Primary and Secondary Causes of Vitamin A Deficiency
When talking about the causes of Vitamin A deficiency it is important to distinguish between a primary cause and a secondary cause. The primary cause of Vitamin A deficiency is simply when not enough of the nutrient is eaten. Vitamin A can be found in animal sources such as eggs, liver and cheese. However, the healthiest and best sources of Vitamin A include carrots, broccoli and spinach along with most other brightly colored or dark green fruits and vegetables.
Secondary causes of Vitamin A deficiency are a little more complicated to understand and include problems with the absorption of Vitamin A in the intestines, or the release of Vitamin A by the liver. Vitamin A is a fat-soluble nutrient that is stored in the body, specifically in the liver. If there is a problem with the liver, then symptoms of Vitamin A deficiency can occur because the Vitamin A is not properly released for the body to use. This type of secondary cause of Vitamin A deficiency is most often seen in people who abuse alcohol and have already suffered serious liver damage or have suffered liver damage because of Hepatitis.
The other type of secondary cause of Vitamin A deficiency is a problem with the absorption of the vitamin through the intestinal wall. This can happen for a few different reasons. The most common is damage or disease to the intestinal wall which impairs its ability to absorb many nutrients. Vitamin A deficiency can also occur as a result of zinc deficiency. Zinc is required by the intestines in order to allow Vitamin A into the body, thus a deficiency of zinc can lead to a deficiency of Vitamin A. Finally, since Vitamin A is fat soluble ( and not water soluble), it requires the presence of fat to help it enter the body. People on extremely low fat diets may develop Vitamin A deficiency as the body is not able to absorb the nutrient sufficiently.
Overview of Symptoms of Vitamin A Deficiency
Vitamin A is used by the body in many different, unrelated ways and so the symptoms of a Vitamin A deficiency can vary greatly. It is also important when talking about Vitamin A to realize that many of the symptoms are extremely short term and can be reversed quickly while others can lead lead to permanent damage to the body.
Reversible Short-term symptoms of Vitamin A Deficiency
Probably the most famous use of Vitamin A is in its role with vision. As Vitamin A supplies begin to diminish, low-light vision can be drastically impaired. Vitamin A is also used by the body to repair and construct muscle, so muscle weakness and fatigue are often seen with a deficiency of Vitamin A. And finally with many vitamins, Vitamin A is needed to produce hair and skin, so that even a small deficiency of Vitamin A will result in poor skin quality and dry and brittle hair.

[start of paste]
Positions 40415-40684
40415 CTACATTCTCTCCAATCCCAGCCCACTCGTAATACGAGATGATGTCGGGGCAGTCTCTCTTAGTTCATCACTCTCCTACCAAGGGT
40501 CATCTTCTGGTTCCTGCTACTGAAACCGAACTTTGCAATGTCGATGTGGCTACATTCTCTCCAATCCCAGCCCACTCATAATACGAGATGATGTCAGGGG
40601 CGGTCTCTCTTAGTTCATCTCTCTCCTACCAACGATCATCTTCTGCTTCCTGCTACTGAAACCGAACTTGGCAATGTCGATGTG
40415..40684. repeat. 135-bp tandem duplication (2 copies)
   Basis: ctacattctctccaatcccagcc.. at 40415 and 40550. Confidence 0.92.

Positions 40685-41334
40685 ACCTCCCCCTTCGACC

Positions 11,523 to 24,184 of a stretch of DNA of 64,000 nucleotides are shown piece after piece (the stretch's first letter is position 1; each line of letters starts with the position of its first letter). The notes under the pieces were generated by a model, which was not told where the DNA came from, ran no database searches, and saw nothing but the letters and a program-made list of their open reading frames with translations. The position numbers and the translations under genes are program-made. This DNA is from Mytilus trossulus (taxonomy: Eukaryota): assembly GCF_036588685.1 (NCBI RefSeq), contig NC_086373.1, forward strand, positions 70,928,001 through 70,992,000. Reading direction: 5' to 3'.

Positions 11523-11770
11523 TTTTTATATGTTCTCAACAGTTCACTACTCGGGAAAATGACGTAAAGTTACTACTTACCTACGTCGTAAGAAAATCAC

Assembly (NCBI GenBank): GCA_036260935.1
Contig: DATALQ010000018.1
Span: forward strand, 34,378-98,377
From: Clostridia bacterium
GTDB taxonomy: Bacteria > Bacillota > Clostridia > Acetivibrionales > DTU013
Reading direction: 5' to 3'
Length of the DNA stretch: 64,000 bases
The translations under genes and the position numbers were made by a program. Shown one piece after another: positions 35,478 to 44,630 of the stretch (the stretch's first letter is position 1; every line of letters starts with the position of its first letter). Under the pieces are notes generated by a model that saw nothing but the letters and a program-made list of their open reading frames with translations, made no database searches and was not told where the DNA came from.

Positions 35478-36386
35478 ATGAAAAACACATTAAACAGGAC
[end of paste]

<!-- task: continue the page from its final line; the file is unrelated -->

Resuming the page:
Vitamin A Deficiency and Respiratory Infections
Another major role of Vitamin A is in the maintenance of the membrane lining the lungs and respiratory tract. Without adequate supplies of Vitamin A, the lining will gradually harden and crack. Cracks in the lining allow bacteria and fungus to enter and cause infections. These infections will continue to worsen the longer the person has a deficiency of Vitamin A.
Long-Term Vitamin A Deficiency in the Third World
While our bodies use Vitamin A to enable low-light vision, Vitamin A is also needed for the maintenance and protection of the retina. While very rare in the first world, in many third world countries prolonged deficiencies of Vitamin A results in blindness, normally in the elderly or children. Similarly, in the third world, long-term Vitamin A deficiencies can also lead to disfigurement of children during their growing years. Because Vitamin A is needed for proper bone and muscle growth, a Vitamin A deficiency can cause bones and muscles to not form properly which results in life-long deformities, usually in the arms, hands, legs and feet. These symptoms are rarely seen in more wealthy countries except in cases of child abuse.